What is Dengue?
Dengue is a mosquito-borne viral disease, transmitted by the Aedes genus family of mosquitoes. These insects are found mostly in tropical and subtropical regions, which is what puts those of us living in Singapore at risk.
Dengue remains endemic in Singapore with cyclical peaks occurring every few years. We usually see a rise in dengue cases during the warmer months – typically April to August.
There are four different serotypes of the dengue virus, all of which can cause severe disease. Although infection with any one serotype of the virus confers lifelong immunity for that particular serotype, reinfection is possible with a different serotype of the virus. This is important for us to understand as a community to continue our efforts for prevention of dengue and keep our vigilance to look out for possible new dengue infections.
Dengue is a legally notifiable disease in Singapore. Your doctor will submit details of your infection to Ministry of Health (MOH).
What are the symptoms?
The usual symptoms include:
- Fever, often an abrupt high-grade fever with spikes 39 – 5°C. This may last 2 – 7 days.
- Body aches
- Joint pains
- Facial flushing
- Skin redness or rash
Some individuals also experience sore throat, sore or red eyes, loss of appetite, nausea and vomiting, abdominal pain, lethargy and / or dizziness.
In severe cases of dengue, bleeding may occur and present itself in the form of nose bleeds, bleeding gums, blood in stools, vaginal bleeding or bleeding from a blood-taking site.
In young children, the high-grade fever can cause febrile seizures and/or a change in their general behaviour.
When should I see a Doctor?
Dengue can lead to a severe illness in some patients with complications of bleeding and shock, leading to significant deterioration in the health of an individual and can be life-threatening.
If you have persistently high fever for 1 – 2 days, with some or all of the above-mentioned symptoms, please consult a doctor.
Your doctor will review your symptoms and examine you to look for any potential evidence of complications. They may also suggest doing some blood tests to assess your blood count levels and liver function. A blood test to test for dengue may also be undertaken.
If you are suspected of dengue, your doctor will advise you to repeat some blood tests over the next few days to monitor your condition, and if required, refer you for in-patient hospital treatment if your condition appears to be deteriorating.
What is the treatment for dengue?
Although dengue infection is complicated, the management of dengue remains quite straightforward. The treatment for dengue is focused on maintaining adequate hydration, reducing high-grade fever with anti-pyretics and monitoring for development of severe illness with regular assessment of the patient and early, regular (even daily) blood tests.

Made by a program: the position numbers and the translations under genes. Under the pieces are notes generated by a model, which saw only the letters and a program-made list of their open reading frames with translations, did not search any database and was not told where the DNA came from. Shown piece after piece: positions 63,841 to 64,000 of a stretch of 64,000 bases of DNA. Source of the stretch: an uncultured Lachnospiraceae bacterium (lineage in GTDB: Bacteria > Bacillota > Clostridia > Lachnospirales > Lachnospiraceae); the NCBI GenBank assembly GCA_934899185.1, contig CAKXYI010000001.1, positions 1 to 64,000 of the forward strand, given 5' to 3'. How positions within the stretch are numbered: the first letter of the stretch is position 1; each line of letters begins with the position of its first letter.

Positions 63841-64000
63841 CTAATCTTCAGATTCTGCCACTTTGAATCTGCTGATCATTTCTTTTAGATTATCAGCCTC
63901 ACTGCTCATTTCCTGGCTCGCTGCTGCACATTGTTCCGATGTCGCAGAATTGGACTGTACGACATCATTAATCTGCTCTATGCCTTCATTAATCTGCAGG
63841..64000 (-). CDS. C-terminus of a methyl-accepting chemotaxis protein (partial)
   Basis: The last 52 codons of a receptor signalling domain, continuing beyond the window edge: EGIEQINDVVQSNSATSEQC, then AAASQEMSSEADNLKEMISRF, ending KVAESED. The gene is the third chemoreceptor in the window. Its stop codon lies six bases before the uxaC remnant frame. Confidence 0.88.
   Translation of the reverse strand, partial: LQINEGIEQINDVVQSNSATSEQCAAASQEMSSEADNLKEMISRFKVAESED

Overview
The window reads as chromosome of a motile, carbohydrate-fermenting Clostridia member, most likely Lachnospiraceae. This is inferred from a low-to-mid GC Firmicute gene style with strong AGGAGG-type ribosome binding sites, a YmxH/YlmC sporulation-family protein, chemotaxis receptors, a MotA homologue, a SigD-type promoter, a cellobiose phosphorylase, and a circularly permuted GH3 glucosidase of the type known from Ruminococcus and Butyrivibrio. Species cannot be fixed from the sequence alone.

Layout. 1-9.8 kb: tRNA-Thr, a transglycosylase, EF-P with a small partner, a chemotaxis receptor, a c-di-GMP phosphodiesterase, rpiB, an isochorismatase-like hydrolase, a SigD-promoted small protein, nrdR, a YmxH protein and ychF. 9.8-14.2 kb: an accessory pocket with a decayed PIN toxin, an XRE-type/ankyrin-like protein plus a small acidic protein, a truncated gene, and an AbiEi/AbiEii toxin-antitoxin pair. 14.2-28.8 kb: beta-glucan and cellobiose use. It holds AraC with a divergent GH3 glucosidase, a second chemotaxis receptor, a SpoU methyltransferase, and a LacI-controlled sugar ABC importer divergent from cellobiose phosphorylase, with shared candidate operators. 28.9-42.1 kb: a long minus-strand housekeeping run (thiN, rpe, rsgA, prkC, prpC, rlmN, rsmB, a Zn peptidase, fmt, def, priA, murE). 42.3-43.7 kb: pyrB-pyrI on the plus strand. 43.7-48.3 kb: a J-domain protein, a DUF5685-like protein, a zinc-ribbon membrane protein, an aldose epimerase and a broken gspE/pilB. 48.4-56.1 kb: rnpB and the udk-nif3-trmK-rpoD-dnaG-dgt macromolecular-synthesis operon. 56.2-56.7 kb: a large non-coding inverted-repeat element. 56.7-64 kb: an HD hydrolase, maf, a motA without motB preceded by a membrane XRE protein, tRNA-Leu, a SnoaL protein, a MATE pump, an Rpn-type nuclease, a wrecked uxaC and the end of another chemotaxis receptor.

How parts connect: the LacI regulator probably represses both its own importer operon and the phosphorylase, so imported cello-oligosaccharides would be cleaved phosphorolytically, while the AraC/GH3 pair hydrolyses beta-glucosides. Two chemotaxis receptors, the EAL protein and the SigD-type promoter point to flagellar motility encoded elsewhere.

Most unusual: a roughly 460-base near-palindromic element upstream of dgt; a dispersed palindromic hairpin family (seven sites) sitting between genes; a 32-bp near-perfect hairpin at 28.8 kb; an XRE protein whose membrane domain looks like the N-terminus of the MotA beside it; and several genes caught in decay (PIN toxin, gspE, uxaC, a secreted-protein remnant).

Are there long-term complications of dengue?
After recovering from dengue, there are usually no long-term complications. Some patients, as expected after a viral illness, may develop post-viral fatigue. The blood count levels and changes in liver function tend to return to normal within four weeks.
We advise our patients to resume their normal activities as they feel physically capable. Alcohol and strenuous exercise should be avoided for 3 – 4 weeks as the changes in liver can take up to three weeks to return to normal.
Repeat blood tests to monitor blood count levels and liver function is recommended four weeks after illness.
Vaccination is an important way to prevent viral illnesses. However, when it comes to dengue the only vaccine currently available is Dengvaxia. This vaccine does not offer complete protection and those vaccinated can still catch dengue. Furthermore, clinical trials have shown that individuals who never had dengue before and were vaccinated with Dengvaxia were at a higher risk of getting more severe dengue infections.
Currently, Dengvaxia is only recommended for patients who have had a previous dengue infection and live in highly endemic areas, where at least 80% of the population has had dengue before. As this is not the case in Singapore, Dengvaxia is only recommended for those who have had previous dengue infections after a thorough discussion with your family doctor.
Keep an eye on the NEA website to understand where the latest clusters are located and please contact your doctor if you are showing symptoms. If you are new to Singapore, please read our New to Singapore Health Brochure which includes information on dengue.
Dr Trisha is a British trained family doctor who is based at Osler Health Star Vista clinic.
For appointments call: T: 63392727
- Dengue: Guidelines for diagnosis, treatment, prevention and control. Geneva, WHO 2009.
- Dengue. National Centre for Infectious Diseases Singapore, updated March 2022.
- Kularatne S A M. Dengue fever BMJ 2015; 351 :h4661 doi:10.1136/bmj.h4661
- M Chan and Prof Leo YS. Rish in Dengue cases underscores need for constant vigilance. National Centre for Infectious Diseases Singapore, updated March 2022.